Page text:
Condo Employees Harass Condo Resident

D.G. from outside of Connecticut writes:

Dear Mister Condo,

I’ve been harassed, insulted for no reason at all, and put in a false light by the employees of my condominium. It all started when I reported to management an incident with an abusive contractor that works for the building. He had my apartment keys because he was renovating my property while I was overseas. When he was done with the job he used my apartment as his personal warehouse and because of this I had to have the walls painted again, at my expense. Shortly after that, employees started giving me the cold shoulder and my life in this condo has gone down since.

One day, one security guard came to my home and shouted some insulting words to me just because I had my entrance door open to let some nice ocean breeze flow in the apartment. “You have to close your door because DIRT is coming out of your apartment”, he shouted, and left. BTW, you can come to my home and eat from the floor, he just wanted to insult me.

I complained to management and mentioned to them how security personnel in this building has a keen eye for minor things such as “an open front door”, but a blind eye for major things such as: 1. A shooting (right next to the lobby where the stores and restaurants are). 2. Personal property stolen from the pool area by outsiders. 3. Two cars stolen from the parking area. 4. A maintenance employee using and abusing building’s property for years (he provided floor polishing services (for cash) to the contractor I mentioned before).

I’m not sure if the security guard was fired (this building is huge) but the harassment got worse. Some employees are putting residents against me saying that I’m a tattle-tale. I even lost a website design contract because of lies and bad word of mouth. What can I do to protect my right to the quiet enjoyment of my property without being annoyed or harassed? Thanks.

Mister Condo replies:

D.G., you certainly have your hands full in this community association. I am pretty sure I would have sold and moved by now just to be rid of the crime issue. However, you have elected to stay and have your rights respected. In my opinion, criminal matters should be reported to the police as they occur. Harassment is a crime and your local police are the first call when you are physically or verbally abused. If you are violating a rule (even if you don’t agree with the rule, you are bound by it) like having an open door, I would advise you to follow the rules so you don’t open yourself up to additional abuse or fines from the association.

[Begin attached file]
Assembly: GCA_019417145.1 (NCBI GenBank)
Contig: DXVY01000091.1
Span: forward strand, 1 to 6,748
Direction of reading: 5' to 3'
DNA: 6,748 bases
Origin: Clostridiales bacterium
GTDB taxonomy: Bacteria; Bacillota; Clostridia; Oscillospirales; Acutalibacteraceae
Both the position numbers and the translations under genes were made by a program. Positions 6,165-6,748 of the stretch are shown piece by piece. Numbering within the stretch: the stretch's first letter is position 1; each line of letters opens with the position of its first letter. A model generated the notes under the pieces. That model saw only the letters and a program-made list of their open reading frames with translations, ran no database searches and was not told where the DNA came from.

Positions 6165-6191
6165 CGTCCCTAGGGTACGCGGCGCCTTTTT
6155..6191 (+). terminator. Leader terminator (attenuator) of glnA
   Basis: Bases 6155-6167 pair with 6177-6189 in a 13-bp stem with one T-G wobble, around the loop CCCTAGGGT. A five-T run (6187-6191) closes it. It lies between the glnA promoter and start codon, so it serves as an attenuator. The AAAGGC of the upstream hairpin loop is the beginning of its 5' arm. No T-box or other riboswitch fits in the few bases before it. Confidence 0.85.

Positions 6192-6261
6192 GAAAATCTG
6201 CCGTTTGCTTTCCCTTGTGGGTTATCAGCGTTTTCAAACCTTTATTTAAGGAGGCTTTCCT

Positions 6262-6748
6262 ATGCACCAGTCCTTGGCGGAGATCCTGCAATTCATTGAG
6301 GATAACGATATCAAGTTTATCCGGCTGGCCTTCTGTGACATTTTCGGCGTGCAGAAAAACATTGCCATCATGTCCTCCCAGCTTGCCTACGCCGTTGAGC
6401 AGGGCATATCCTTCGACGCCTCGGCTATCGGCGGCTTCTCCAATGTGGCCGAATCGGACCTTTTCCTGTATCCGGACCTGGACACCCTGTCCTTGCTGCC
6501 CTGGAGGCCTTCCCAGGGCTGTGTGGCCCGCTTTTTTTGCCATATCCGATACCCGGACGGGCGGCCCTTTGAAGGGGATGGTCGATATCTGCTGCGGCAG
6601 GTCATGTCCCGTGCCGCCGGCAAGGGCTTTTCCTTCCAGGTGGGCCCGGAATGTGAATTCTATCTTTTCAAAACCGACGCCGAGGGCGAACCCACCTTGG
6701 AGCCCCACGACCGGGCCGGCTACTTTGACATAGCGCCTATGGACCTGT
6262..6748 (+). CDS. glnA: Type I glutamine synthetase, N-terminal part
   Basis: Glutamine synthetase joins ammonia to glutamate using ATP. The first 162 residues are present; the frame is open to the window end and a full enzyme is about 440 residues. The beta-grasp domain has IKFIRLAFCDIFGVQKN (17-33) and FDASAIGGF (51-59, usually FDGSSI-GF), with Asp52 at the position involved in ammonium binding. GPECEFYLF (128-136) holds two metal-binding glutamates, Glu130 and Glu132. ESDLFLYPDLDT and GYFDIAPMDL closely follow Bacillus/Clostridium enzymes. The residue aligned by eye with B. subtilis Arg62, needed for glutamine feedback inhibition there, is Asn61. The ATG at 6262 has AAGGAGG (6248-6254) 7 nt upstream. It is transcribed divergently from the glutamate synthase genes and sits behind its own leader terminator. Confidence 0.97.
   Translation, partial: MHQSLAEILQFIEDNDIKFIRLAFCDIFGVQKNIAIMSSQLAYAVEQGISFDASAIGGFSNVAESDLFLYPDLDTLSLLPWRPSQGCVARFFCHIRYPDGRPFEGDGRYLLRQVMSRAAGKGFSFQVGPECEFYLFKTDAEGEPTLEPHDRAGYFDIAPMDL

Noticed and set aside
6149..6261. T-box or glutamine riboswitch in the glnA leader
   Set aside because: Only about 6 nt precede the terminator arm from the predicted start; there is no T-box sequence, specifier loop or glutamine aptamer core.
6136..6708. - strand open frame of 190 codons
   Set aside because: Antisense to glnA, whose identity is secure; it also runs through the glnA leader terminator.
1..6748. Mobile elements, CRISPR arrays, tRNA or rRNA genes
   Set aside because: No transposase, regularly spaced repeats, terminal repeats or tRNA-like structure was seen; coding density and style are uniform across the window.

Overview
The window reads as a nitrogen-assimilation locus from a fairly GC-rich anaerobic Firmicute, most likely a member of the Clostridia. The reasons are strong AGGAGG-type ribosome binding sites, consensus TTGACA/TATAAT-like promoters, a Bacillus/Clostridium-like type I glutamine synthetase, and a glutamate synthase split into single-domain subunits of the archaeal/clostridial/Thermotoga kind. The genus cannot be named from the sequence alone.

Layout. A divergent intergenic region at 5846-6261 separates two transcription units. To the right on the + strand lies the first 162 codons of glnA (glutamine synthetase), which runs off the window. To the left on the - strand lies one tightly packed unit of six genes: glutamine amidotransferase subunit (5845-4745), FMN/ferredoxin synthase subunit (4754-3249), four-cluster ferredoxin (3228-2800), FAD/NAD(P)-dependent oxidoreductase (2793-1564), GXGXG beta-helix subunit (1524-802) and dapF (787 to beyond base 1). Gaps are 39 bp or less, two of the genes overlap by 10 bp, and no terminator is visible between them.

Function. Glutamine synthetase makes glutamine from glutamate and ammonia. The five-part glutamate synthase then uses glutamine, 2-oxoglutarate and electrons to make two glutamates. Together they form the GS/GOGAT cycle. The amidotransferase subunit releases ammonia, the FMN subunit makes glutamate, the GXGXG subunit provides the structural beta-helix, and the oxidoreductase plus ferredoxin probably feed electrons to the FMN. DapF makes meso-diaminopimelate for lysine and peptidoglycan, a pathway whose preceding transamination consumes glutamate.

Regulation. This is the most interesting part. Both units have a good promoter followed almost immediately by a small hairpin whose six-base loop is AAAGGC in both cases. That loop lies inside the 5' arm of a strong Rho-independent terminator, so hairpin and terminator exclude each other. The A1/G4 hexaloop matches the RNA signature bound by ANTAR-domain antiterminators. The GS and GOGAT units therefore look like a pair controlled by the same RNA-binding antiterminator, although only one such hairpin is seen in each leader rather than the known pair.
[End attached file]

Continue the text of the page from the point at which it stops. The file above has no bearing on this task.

The underlying problem here seems to be the management company’s behavior and the rampant abuses you have observed from contractors hired by the management company. Are you the only one who has noticed this? It would seem to me that multiple unit owners and residents have experienced similar? If so, the Board should be taking action to correct the situation. You mentioned that your apartment had been used as a warehouse while you were away. Clearly, that should have been reported to the Board and halted at once. It is now water under the bridge and would likely happen again if you are gone for any length of time. Document what you can and report it to the Board along with a letter demanding that never happen again.

If the Board takes no action to correct these actions, you have two basic choices. You can sue for any abuse of your rights as a unit owner or renter. Talk with a local attorney to get an opinion as to what rights have been violated and what remedies are available to you. This could be expensive but may get you the relief you seek. Your second option is to get more involved with your Board, including getting yourself or a like-minded individual elected to the Board. Management company contracts are difficult to break. However, they don’t have to be renewed. If the management company is underperforming, it is time for a new management company. The Board hires the management company. The only way to affect that decision is to work with the Board to make sure they understand that unit owners demand better. Of course, if you are in the minority and everyone else seems happy with the management company, that strategy won’t work. Either way, you will need to take action to correct these issues. Good luck!

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